GENETIC VARIATION OF XYLELLA FASTIDIOSA ASSOCIATED WITH GRAPEVINES IN TWO MAJOR VITICULTURAL REGIONS IN THE UNITED STATES: CALIFORNIA AND TEXAS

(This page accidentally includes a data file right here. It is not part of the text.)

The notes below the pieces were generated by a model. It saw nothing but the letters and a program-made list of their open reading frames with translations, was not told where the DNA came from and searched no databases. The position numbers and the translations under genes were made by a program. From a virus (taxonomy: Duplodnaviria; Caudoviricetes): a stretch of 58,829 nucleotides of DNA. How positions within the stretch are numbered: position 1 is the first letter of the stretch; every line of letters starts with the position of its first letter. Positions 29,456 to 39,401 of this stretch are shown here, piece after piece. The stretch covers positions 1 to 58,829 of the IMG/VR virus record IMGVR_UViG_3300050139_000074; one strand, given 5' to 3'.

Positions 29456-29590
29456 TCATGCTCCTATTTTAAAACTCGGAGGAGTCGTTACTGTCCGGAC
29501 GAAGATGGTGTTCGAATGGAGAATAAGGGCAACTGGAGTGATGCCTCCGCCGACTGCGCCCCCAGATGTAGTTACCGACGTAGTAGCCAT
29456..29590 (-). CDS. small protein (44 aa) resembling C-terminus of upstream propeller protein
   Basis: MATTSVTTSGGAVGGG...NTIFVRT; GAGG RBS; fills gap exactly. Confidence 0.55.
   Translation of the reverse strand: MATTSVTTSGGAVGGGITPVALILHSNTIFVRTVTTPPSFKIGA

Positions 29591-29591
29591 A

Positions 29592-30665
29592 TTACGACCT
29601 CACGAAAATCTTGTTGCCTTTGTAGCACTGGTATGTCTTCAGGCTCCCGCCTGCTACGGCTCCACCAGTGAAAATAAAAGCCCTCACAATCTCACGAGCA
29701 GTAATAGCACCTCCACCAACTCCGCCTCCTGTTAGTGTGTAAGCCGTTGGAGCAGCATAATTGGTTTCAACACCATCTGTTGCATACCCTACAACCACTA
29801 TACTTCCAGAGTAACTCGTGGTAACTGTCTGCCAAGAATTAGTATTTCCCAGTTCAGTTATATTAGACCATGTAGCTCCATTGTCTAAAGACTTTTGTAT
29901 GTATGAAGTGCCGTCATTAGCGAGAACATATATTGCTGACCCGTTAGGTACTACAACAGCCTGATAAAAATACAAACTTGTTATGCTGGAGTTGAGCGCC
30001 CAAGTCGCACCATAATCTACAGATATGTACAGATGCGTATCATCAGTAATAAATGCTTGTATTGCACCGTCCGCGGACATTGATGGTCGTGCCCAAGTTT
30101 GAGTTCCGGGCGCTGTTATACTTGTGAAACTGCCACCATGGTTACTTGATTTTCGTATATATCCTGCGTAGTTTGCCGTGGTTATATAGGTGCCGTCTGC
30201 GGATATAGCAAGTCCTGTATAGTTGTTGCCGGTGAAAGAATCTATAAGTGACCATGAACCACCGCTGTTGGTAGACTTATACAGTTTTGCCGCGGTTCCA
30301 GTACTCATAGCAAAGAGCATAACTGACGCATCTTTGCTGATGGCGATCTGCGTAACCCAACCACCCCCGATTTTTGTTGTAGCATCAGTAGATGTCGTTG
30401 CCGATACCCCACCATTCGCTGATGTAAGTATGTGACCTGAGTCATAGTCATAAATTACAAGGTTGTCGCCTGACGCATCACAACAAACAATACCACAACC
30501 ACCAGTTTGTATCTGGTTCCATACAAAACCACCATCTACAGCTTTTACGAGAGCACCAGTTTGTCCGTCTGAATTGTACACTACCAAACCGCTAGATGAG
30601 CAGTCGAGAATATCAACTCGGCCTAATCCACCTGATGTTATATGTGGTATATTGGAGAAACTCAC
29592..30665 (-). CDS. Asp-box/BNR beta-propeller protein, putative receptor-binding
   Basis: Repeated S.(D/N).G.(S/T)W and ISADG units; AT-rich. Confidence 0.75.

Xylella fastidiosa (Xf) causes diseases in many agricultural, horticultural, and landscape crops, including Pierce's disease (PD) of grapevines. PD has been a serious problem in scattered table, wine and raisin grape growing regions throughout California, as well as in Texas for more than 100 years. In this study, we evaluated the genetic variation in diversity and structure of Xf associated with PD of grapevines in California and Texas using simple sequence repeat (SSR) markers. The analysis revealed a high level of genetic diversity across the populations of Xf isolated from the grapevines from different viticulture locations or counties in California and Texas. Overall genetic diversity of Xf was detected comparatively high in Texas (0.835) than that in California (0.662). Hierarchical analysis of molecular variance (AMOVA) showed a significant genetic structure of Xf population between California and Texas. UPGMA clustering analysis and the Bayesian clustering algorithm using STRUCTURE consistently placed California and Texas Xf populations into two major genetic groups with no clear population structure within each state.